The New York Times Magazine this week delves deep into a profile of Raymond "Shrimp Boy" Chow which is also, in turn, a profile of his flamboyant, anti-government defense attorney J. Tony Serra older brother of sculptor Richard Serra who, as SFist noted when he was hired last year, was once portrayed by James Woods in True Believer, a 1989 film about a trial involving a gangland murder in San Francisco's Chinatown.
The piece is worth a read just for its rich details about Shrimp Boy's personality, history, and post-prison, pre-current-prosecution life he hosted a dinner party at his girlfriend's Potrero Hill condo of all "prison food," including the prison-made hooch known as pruno that's made from fermented fruit; she taught him how to compost; he's in love with her dogs (see above); and he's a big fan of Marvel comics.
Meanwhile, the portrait of Serra is equally good. He compares Shrimp Boy to "a holy man" and calls him "beautiful," and says his client it "soft and gentle and considerate and empathetic." This of course is not the portrait we've gotten of Chow, whom the government accuses of ordering multiple murders in addition to racketeering charges federal attorneys announced this week, in fact, that they intend to bring murder charges against Chow and will possibly be delaying his racketeering trial as a result, as the Examiner reports.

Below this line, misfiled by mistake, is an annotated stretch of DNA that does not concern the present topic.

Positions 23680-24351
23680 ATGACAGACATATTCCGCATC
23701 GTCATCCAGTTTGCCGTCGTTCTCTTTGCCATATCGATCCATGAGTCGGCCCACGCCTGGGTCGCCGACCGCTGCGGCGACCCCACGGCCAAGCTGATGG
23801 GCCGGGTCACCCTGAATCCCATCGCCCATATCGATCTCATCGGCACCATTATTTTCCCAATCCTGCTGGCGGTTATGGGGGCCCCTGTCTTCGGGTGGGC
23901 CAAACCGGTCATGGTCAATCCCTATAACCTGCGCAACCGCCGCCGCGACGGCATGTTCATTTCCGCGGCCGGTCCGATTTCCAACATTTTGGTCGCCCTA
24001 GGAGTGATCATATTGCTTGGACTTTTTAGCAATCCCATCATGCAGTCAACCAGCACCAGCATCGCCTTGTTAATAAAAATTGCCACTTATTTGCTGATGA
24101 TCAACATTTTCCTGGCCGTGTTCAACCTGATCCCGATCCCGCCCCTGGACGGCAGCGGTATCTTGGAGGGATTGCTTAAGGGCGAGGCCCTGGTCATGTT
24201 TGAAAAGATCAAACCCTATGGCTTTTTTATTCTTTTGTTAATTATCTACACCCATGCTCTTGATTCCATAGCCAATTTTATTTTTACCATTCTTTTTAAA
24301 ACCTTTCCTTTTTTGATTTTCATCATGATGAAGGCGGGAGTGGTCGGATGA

Serra, who does not have a bank account or a cell phone, has served two prison sentences of his own for tax evasion/avoidance, and he says things like, "law is class struggle," and "This is a government-created crime."
Serra says he plans to make sure the jury sees the good and reformed side of Chow, but that could be tough.
"He did not have to get his hands dirty committing crimes and could insulate himself — although he did it poorly in the end — from the crimes being committed around him,’’ the government wrote in a filing. ‘‘The jury should be permitted to understand that Chow’s techniques were taught to him by his prior dai los.’’ (Dai lo is the Cantonese term for big brother, or mob boss.) Still, Serra is confident. To win this case, and any case, he said, ‘‘You have to show you have the moral high ground — that you have transcended the conflict as defined by the prosecution.’’ He paused, then added: ‘‘I have the Buddha here.’’